We moved into our new house last July. It hadn’t rained for weeks and wouldn’t rain for another month. A young Japanese Maple stood alone and unprotected, near the road and beside our driveway. The previous owners must have nurtured it from a sapling to tree adolescence.

A welcoming note greeted us the first time we walked into our new home. Helpful tips and useful information from the former owner. Included in her note was an offer to transplant the Japanese Maple if we didn’t want it. She obviously loved it, and wanted it at her new home.

That tree didn’t ask much of us. It didn’t ask anything. But it needed water. The entire island was dry. Water restrictions in our neighbourhood forbade watering lawns. Some people did anyway, their lush green grass proof of their guilt. But we played by the rules.

Except I didn’t know all the rules. I could have hand watered that tree. But I didn’t. I never gave it a thought. Barely looked at it.

By September, when rain fell, it was too late. My wife said, “that tree is dead,” even though leaves still clung to the branches. It was the first time I’d given the tree more than a brief glance.

It rained a lot last winter. And rained more in the spring. Now I looked at it often. Daily. Hoping to see a bud. Hoping for a sign of life. By April colours and shoots emerged all over our property. But not on the lone maple. I asked my neighbour what he thought. He said the tree was a late bloomer, that it always had been, that it was not dead. But weeks passed and nothing happened.

I took my saw, cut through the base, dug out the roots, hacked it up and threw the remains in a compost bag.

The hole it left behind didn’t remain unfilled for long. We bought another. A tiny one. A different shade of red. It was my daughter’s height. Maybe smaller.

Into the ground it went, surrounded by new soil, mixed with compost and some mulch. And water.

The first few days I looked for signs of death. Brown leaves. Withered limbs. Any indication that the planting had not taken. It grew slowly. Leaves emerged. A lot of them. Small. Muted. Lovely.

Another summer arrived. Another drought, as bad, if not worse than last year. Our lawn is browning. Our yard unbearably hot under the cloudless sky and scorching sun.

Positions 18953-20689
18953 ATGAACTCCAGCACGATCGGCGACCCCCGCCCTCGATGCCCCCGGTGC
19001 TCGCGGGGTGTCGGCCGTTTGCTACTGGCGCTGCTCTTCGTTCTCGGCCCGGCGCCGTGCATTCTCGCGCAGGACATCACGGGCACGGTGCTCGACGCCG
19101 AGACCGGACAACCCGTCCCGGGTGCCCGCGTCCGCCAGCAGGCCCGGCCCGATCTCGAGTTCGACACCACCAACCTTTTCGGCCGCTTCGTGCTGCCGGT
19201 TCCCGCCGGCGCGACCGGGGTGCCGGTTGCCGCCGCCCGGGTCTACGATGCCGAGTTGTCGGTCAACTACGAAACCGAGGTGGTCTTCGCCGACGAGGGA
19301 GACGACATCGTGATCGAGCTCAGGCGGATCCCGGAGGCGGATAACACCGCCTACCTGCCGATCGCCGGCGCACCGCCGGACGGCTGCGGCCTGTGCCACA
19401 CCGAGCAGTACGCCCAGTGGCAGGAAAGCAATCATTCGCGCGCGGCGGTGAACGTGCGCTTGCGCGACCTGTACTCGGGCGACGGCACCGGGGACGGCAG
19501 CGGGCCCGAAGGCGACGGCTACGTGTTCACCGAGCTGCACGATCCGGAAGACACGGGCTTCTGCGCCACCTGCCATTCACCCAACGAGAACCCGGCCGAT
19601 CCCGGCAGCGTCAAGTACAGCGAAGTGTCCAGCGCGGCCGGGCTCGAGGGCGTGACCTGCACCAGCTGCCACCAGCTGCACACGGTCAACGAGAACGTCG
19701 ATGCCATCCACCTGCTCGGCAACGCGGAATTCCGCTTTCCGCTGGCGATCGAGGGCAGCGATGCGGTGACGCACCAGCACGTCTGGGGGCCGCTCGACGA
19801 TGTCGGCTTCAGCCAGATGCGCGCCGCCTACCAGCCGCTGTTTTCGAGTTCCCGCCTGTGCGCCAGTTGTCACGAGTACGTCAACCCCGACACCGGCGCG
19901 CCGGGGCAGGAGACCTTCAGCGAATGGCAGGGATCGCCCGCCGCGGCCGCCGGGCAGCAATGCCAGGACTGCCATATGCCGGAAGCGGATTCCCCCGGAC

Every morning I water our new tree. One or two big cans. Every night my wife or I do it again.

It’s hanging in there. Maybe not thriving, but not dying either. Every day I look at that tree hoping it makes it to the next day.

I don’t want to kill this one.

Our new tree (2)

 

Inspired by Mark and a Dose of Doctor Danica

My friend Mark is a writer and photographer. Mark’s compassion, wonder, and wit, combined with a healthy dose of cynicism make each of his blog posts a joy to read. Each photo complements every word. Check out his blog at walkacrossitall.com.

Mark’s pursuit of his passions inspired this blog. Writing is integral to the person I am. Yet I’ve stopped writing. I’m challenging myself to write regularly and asking you to read it if you like it and delete it if you don’t.

Mark re-entered my life recently. Electronically at least. I never wanted him to leave it. But we drifted when life intervened. As it does.

Not many years ago, Mark helped get me through my darkest days. My ex-partner’s cancer diagnosis rattled me like nothing before. Until I rattled again, just a few months later when our decade long relationship ended during her treatment. I retreated to a basement suite. I retreated into myself.

Mark buoyed me at my lowest ebb. We worked together, laughed together and drank beer in the park together. Every Thursday night meant growlers, gossip and Capoeira in Victoria’s Central Park. Capoeira is a Brazilian martial art. We didn’t practice it but we certainly enjoyed watching the best combination of beautiful lithe bodies, and not so beautiful not so lithe bodies we’d ever seen contorting in public. “Capoeira” became a codeword for Thursday nights. Capoeira was spiritual gold when I was spiritually bankrupt.

Mark and I became vegans at the same time together too. Not surprising for me. The world is full of scrawny running vegans. But Mark is big and strong and outgoing. Not the stereotypical vegan. His courage to pursue a lifestyle that many still raise their eyes at, helped give me the courage to live my beliefs.